“Absolute right to pardon myself”

Trump expands claims of autocratic power

On Monday, President Donald Trump issued a series of tweets asserting that he is essentially above the law and not subject to oversight by the courts or the Justice Department. Trump’s extraordinary claim to quasi-dictatorial powers comes as the political warfare in Washington between opposed factions of the ruling class and the state reaches a new point of intensity.

The focus of this internecine struggle is the investigation by Special Counsel Robert Mueller into alleged Russian “meddling” in the 2016 presidential election and possible collusion by the Trump campaign with the Kremlin. That probe, now into its second year, is backed by large sections of the intelligence establishment, the Democratic Party and the bulk of the corporate media.

Mueller is expected to complete one aspect of his investigation, concerning possible obstruction of justice by Trump and his associates, by September, in advance of the 2018 midterm elections.

In early morning statements on Monday, Trump called the Mueller investigation “completely unconstitutional” and added, “I have the absolute right to pardon myself.”

The previous day, Trump’s lead attorney in dealings with the Mueller probe, former New York Mayor Rudy Giuliani, told the Huffington Post that Trump could shoot James Comey, the former FBI director whom Trump fired in May 2017, without risking indictment as long as he remained in office.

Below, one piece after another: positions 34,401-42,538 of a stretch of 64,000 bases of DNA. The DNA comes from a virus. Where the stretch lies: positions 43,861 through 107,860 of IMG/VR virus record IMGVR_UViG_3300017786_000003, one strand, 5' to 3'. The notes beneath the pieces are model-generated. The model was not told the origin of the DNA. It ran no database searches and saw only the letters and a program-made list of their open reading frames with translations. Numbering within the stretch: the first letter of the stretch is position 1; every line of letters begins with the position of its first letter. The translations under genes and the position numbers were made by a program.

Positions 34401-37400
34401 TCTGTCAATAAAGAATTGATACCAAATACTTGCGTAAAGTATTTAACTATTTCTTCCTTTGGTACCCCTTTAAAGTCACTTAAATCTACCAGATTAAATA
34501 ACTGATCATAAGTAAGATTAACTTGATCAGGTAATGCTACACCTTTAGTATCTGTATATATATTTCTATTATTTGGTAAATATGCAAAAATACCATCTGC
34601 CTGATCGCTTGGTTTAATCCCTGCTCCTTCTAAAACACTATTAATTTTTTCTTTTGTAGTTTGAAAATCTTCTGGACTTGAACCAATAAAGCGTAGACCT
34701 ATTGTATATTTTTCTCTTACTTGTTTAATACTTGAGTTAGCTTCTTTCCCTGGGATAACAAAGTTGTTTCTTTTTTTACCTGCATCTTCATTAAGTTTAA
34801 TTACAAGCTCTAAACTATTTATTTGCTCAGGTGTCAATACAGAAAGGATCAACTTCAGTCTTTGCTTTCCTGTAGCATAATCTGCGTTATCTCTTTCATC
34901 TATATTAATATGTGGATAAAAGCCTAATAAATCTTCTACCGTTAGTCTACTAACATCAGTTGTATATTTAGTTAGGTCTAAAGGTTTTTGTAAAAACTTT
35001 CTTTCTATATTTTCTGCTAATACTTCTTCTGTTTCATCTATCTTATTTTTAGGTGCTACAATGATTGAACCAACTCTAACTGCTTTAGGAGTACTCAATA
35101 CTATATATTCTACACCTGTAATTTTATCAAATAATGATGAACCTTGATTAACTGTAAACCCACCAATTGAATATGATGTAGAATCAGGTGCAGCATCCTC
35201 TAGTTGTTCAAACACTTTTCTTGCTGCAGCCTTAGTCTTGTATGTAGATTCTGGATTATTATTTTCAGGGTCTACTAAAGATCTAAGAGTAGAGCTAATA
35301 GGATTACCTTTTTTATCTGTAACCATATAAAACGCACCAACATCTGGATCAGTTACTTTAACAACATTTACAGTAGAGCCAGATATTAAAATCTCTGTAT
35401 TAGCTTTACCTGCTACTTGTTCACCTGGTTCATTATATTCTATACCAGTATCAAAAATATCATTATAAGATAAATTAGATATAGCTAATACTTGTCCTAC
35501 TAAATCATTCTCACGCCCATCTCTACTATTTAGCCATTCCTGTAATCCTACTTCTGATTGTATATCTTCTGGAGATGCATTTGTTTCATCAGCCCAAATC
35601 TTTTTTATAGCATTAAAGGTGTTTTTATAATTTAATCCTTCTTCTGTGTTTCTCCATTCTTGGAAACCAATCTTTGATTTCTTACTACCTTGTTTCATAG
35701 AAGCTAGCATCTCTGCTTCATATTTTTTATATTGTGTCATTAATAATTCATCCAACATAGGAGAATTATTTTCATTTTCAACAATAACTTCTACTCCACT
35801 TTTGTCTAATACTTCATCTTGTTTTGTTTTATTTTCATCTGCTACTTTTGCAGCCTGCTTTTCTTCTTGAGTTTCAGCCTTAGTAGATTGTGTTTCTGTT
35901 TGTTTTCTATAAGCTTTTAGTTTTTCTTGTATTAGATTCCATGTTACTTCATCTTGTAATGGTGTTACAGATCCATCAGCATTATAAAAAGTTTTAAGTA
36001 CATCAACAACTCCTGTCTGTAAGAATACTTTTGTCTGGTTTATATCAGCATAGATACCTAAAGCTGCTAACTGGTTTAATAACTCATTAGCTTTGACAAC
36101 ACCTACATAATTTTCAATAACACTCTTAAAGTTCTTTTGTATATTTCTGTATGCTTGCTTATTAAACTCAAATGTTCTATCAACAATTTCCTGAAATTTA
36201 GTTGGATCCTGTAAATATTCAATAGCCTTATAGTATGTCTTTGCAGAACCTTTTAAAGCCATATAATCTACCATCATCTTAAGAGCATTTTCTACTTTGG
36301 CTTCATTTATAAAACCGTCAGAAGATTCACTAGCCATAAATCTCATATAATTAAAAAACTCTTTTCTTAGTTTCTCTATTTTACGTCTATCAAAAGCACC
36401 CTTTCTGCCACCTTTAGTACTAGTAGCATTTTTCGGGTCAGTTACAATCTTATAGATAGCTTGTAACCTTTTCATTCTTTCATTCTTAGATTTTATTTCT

These assertions of autocratic power follow the June 2 publication by the New York Times of a 20-page legal memo delivered last January by two of Trumps lawyers at the time to Mueller’s office. The document asserts that Trump enjoys presidential immunity from indictment or subpoena demands by any agency of the executive branch of government, including the special counsel, the FBI and the Justice Department.

The memo argues that the US Constitution grants the president total and unlimited power over the executive branch and that the chief executive is therefore not subject to prosecution or sanction for obstruction of justice or any other offense.

Among the assertions in the memo are the following:

* “It remains our position that the president’s actions here by virtue of his position as the chief law enforcement officer could neither constitutionally nor legally constitute obstruction because that would amount to him obstructing himself. And that he could, if he wished, terminate the inquiry or even exercise his power to pardon if so desired.”

* The president has the power to “order the termination of an investigation by the Justice Department or FBI at any time and for any reason. Such an action obviously has an impact on the investigation, but that is simply an effect of the President’s lawful exercise of his constitutional power and cannot constitute obstruction of justice.”

The memo goes on to argue that Trump cannot be compelled to submit to an interview with Mueller’s investigators or appear before a grand jury convened by the special counsel.

By implication, as the all-powerful head of the country’s police and intelligence agencies, Trump can also legally order the indictment and prosecution of any individuals or organizations he opposes.

Trump’s assertion of supreme power goes beyond anything claimed by Richard Nixon, who was forced to resign in August of 1974 after impeachment charges, including obstruction of justice in the Watergate affair, were approved by the House Judiciary Committee.